– Full court press. The decision by Supreme Court Justice Stephen Breyer to retire at the end of this summer is giving U.S. President Joe Biden a chance to fulfill one of his chief campaign promises: to appoint the first Black woman to the nation’s highest court.
Biden is expected to formally announced Breyer’s retirement plans on Thursday, but the rumor mill is already churning as to who will replace the 83-year-old moderate liberal.
One of Breyer’s former SCOTUS clerks, U.S. Circuit Judge Ketanji Brown Jackson, is considered the front-runner. Former President Barack Obama nominated Jackson, 51, to be a district circuit judge, and Biden elevated her last year to the U.S. Court of Appeals in D.C., which often funnels judges to the SCOTUS bench. The graduate of Harvard College and Harvard Law is a favorite among Democrats’ liberal base, in part because she once served as a public defender, experience that’s rare among SCOTUS hopefuls. Her profile has ballooned in recent years as she’s ruled on cases involving former President Donald Trump. Jackson wrote a line you may remember, “Presidents are not kings,” when ruling that Trump’s former counsel, Donald McGahn II, had to obey a congressional subpoena in the Russia investigation. And a fun fact: she is related by marriage to former Speaker of the House Paul Ryan, a Republican, who at a 2012 confirmation hearing said, “my praise for Ketanji’s intellect, for her character, for her integrity [is] unequivocal.”
Leondra Kruger, a California Supreme Court justice, is another top contender and considered more moderate, perhaps making her a natural fit to replace Breyer. The 45-year-old graduated from Harvard, was the first Black female editor of the Yale Law Journal, clerked at the Supreme Court, and appeared before the justices numerous times as a lawyer for the government in the Obama administration. Former California Governor Jerry Brown nominated Kruger to the state’s supreme court in 2014, when she was just 38. In 2016, the mother of two became the first California Supreme Court justice to give birth while in office.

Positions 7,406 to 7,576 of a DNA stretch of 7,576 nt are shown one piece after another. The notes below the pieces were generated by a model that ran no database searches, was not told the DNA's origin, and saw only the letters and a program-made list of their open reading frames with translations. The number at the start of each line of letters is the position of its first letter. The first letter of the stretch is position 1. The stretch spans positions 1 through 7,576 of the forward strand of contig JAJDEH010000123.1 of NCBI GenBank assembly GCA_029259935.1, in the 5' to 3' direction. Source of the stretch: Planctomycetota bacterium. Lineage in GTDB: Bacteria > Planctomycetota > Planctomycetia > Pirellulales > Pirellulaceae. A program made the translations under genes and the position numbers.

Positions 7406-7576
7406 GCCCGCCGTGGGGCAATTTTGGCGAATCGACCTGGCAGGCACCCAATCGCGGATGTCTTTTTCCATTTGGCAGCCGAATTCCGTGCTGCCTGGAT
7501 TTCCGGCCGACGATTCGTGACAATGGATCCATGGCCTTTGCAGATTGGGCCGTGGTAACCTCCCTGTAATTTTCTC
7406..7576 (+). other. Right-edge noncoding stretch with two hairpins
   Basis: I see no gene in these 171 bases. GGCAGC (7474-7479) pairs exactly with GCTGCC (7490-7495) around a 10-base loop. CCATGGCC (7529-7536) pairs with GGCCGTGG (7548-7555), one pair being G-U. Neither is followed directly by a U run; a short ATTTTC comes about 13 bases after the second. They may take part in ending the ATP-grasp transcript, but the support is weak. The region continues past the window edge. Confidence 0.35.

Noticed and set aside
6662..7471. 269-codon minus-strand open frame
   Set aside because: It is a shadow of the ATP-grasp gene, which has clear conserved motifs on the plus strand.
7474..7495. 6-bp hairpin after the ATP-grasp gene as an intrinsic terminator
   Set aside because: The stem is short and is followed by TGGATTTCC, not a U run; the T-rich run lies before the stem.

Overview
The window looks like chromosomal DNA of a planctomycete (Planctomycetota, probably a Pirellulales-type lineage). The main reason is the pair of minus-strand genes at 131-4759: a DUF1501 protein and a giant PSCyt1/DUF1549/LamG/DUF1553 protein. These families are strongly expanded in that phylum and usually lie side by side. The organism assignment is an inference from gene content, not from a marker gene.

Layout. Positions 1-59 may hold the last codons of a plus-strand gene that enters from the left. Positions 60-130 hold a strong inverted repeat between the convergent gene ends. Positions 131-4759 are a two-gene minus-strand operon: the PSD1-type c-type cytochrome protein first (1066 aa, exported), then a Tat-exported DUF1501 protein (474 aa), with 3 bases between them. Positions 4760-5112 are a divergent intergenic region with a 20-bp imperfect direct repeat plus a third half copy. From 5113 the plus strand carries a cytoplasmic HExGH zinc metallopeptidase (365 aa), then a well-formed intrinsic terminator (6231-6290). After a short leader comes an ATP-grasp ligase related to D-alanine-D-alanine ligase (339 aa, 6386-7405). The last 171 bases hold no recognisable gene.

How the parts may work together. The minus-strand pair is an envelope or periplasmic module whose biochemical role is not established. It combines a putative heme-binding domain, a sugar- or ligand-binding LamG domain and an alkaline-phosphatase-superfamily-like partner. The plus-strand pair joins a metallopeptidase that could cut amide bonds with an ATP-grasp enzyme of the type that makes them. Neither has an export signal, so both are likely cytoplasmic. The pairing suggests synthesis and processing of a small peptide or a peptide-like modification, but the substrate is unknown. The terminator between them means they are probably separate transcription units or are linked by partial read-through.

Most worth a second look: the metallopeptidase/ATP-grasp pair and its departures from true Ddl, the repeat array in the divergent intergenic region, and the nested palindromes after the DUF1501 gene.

Another judge in the running is J. Michelle Childs, arguably the least known of the three women. Support from Rep. James Clyburn (D–S.C.) has helped land Childs, a federal judge in South Carolina, on the shortlist. Clyburn is a close ally of Biden and helped revive the president’s flagging primary campaign. He has pushed Childs, 55, as a nominee who not only fulfills Biden’s goal of appointing a Black woman but one who represents blue collar America, a constituency Biden aligns himself with. Childs attended state schools, meaning she lacks the Ivy League pedigree that’s nearly universal among the current justices.
“When people talk to diversity they are always looking at race and ethnicity—I look beyond that to diversity of experience,” Clyburn told the New York Times last year.
Biden has already heeded Clyburn’s advice and nominated Childs to the federal appeals court in D.C. In fact, her confirmation hearing for that role is next Tuesday and may provide a preview for how Senators would weigh her Supreme Court candidacy and how she’d perform under tough questioning.
If there was any doubt Biden stood by his vow to select a Black woman for the high court, White House press secretary Jen Psaki seemed put it to rest yesterday. She declined to confirm that Breyer was stepping down, but said, “The president has stated and reiterated his commitment to nominating a Black woman to the Supreme Court and certainly stands by that.”
Democrats expect nothing less.
“The court should reflect the diversity of our country, and it is unacceptable that we have never in our nation’s history had a Black woman sit on the Supreme Court of the United States,” said Sen. Patty Murray (D-Wash.). “I want to change that.”
Fortune mag by Claire Zillman and AND EMMA HINCHLIFFE, January 27, 2022
January 27, 2022
Voices4America Post Script. There has never been a black woman even in consideration for SCOTUS. President Biden promised to change that and will. Meet the 3 amazing women on his shortlist. #DiversifySCOTUS #DiversifySCOTU